My First Lean Startup Machine: A Network of Possibilities

So hey, I’m one step closer to being a triple-threat model: 3D modeler, photographic model, business modeler.

All joking aside, I was really nervous about joining up for Lean Startup Machine (LSM) workshop this weekend. Sure, I had read The Lean Startup book by Eric Ries, but to apply it as a group in a concentrated 48-hour workshop series was different than reading up on inspiring methodology. After all, I’m most comfortable when I get to hide behind a book to give me insight to the world.

The moment that I stepped onto Decentral where LSM would headquarter over the course of 48 hours, people who are strangers to me did an elevator pitch of their startup idea, and then we coalesced into groups around the best ones to create a viable product-market fit. That’s the goal. And the process is something that would otherwise take businesses a few months or more: We had to create the Minimal Viable Product and present it in front of a panel of judges within that time. Plus, we had to gather as many interviews and people-based metrics as possible to declare whether or not we actually had a useful product, and not just a product that no one would buy.

Organically finding the startup group whose idea appealed to us. Photograph by Rami Sayar.

Organically finding the startup group whose idea appealed to us. Photo by Rami Sayar.

I was anxiously certain that I would stick out like a sore thumb. A burden. I have no experience whatsoever in business, finance, accounting, nor even entrepreneurship. Instead, I have a background in academic humanities theory, 2D and 3D visual arts, game engines, and a tendency towards esoteric and tangential conversations. None of them felt like they translate very well to Lean entrepreneurship. But the tipping point is this: There’s no guarantee that people can derive value (emotional, intellectual and/or spiritual) from my art, and that’s the scariest proposition that any artist have to deal with. Everything else, like my worry for lack of business experience, pales in comparison to this desire to do something about this productive stagnation.

Also, is there treasure at the end of the rainbow? I’m curious.

Also, is there treasure at the end of the rainbow? I’m curious.

This is how I work: You think that this 3D real-time game scene below looks pretty good? Think again. I can name forty things off the top of my head that’s subpar with it: It’s in an old game engine, so the lighting shaders and occlusion aren’t as great as it can be. The amount of weathering and grime between bed, lamp, walls and floor are unmatched, making it look like they all come from different decades. The 3D effect could pop out more for the tiles. The metal frame is too shiny. The mattress should be lumpier. And so on goes the tunnel vision. Believe me, it’s legitimate, this is how professional artists ought to think. Similarly, too, this carries into my level of discernment and aggressive rigour for creative writing.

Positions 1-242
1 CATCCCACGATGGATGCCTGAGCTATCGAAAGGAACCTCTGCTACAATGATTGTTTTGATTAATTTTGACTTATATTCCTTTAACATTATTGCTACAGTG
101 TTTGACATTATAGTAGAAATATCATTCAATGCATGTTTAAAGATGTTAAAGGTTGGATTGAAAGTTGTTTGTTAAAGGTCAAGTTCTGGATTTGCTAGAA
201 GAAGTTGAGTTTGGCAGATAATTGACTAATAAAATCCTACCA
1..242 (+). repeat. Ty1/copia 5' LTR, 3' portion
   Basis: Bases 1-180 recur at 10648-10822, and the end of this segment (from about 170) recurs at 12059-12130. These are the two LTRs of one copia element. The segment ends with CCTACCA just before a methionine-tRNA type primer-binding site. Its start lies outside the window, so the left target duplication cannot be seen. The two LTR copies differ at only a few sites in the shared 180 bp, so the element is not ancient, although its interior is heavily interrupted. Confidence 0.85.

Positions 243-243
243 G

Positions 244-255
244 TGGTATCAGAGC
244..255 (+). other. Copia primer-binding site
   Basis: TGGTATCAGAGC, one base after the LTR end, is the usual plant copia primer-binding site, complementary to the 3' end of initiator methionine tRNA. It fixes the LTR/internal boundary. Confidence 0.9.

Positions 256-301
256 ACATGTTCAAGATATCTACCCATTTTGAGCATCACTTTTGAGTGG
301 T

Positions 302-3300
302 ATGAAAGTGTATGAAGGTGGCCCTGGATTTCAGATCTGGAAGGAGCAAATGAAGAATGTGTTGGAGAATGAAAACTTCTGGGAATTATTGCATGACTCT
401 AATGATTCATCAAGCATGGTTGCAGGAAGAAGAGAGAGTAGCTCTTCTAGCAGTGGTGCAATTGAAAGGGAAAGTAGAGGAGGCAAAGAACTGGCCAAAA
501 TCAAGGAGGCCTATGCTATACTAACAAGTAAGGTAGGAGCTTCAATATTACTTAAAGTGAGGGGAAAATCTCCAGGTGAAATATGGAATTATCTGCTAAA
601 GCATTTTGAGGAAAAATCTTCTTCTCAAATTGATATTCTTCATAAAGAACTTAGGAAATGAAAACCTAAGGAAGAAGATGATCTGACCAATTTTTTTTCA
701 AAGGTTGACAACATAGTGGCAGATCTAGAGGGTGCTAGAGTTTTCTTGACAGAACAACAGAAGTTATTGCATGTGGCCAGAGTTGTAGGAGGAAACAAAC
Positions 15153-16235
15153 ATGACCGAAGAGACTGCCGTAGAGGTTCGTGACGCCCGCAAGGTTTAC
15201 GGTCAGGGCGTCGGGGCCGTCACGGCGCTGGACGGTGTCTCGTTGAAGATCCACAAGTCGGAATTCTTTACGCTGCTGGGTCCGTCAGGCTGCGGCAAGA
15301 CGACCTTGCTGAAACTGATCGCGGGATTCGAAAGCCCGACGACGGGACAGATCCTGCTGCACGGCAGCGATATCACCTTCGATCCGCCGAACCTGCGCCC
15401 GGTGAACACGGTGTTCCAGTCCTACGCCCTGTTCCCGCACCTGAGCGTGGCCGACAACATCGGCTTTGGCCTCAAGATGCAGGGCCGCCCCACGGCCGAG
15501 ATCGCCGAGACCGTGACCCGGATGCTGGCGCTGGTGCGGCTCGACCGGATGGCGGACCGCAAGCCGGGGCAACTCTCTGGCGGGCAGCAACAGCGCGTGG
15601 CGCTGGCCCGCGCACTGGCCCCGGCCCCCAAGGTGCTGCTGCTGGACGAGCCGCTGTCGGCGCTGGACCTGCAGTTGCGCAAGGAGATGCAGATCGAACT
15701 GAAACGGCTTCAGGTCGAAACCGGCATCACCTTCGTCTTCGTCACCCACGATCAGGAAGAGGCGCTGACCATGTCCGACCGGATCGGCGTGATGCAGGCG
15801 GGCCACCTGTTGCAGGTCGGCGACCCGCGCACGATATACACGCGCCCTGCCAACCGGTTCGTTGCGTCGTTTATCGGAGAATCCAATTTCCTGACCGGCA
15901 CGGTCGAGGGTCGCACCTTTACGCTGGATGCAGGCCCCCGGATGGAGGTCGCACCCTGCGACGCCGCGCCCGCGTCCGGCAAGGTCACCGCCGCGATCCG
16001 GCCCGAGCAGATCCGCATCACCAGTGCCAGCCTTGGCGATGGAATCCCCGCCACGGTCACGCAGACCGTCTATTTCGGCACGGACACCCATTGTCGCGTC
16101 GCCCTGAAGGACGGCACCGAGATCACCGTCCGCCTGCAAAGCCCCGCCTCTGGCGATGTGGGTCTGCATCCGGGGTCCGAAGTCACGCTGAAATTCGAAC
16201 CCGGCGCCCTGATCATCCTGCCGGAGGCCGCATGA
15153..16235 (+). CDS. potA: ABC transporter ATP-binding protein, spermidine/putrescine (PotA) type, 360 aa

Even the perfectionists are wary of this. But you learn to be satisfied with what you’ve got, because inevitably there’s a deadline. And I suppose there’s a reason I’m pretty obsessive about modelling hospital-related assets… P.S.: It’s really hard for me to post the blue comic doodles in this post because they look really unfinished to me. I had a huge internal fight with it the whole way through.

LSM teaches the opposite of this type of behaviour. It’s much more proactive, focusing on asking questions rather than executing based on a particular set of parameters. They’re two divergent ways of creativity with some very contrasting set of goals. If I could summarize one of the key teachings of the Lean mindset, it is to not assume anything about your final (or even preliminary) product, no matter how “cool” you think that it is going to be for your potential customers. It’s about not thinking about the solution right away until you know the problem that you are trying to solve, and who has that sort of problem or is in need of a new benefit and convenience in their lives. Put that way, it’s incredibly empowering because you’re putting something together for a non-abstract “somebody”, not just taking something apart to put together for the sake of the exercise.

I'm pretty sure that this isn't the solution to the puzzle.

I’m pretty sure that this isn’t the solution to the puzzle.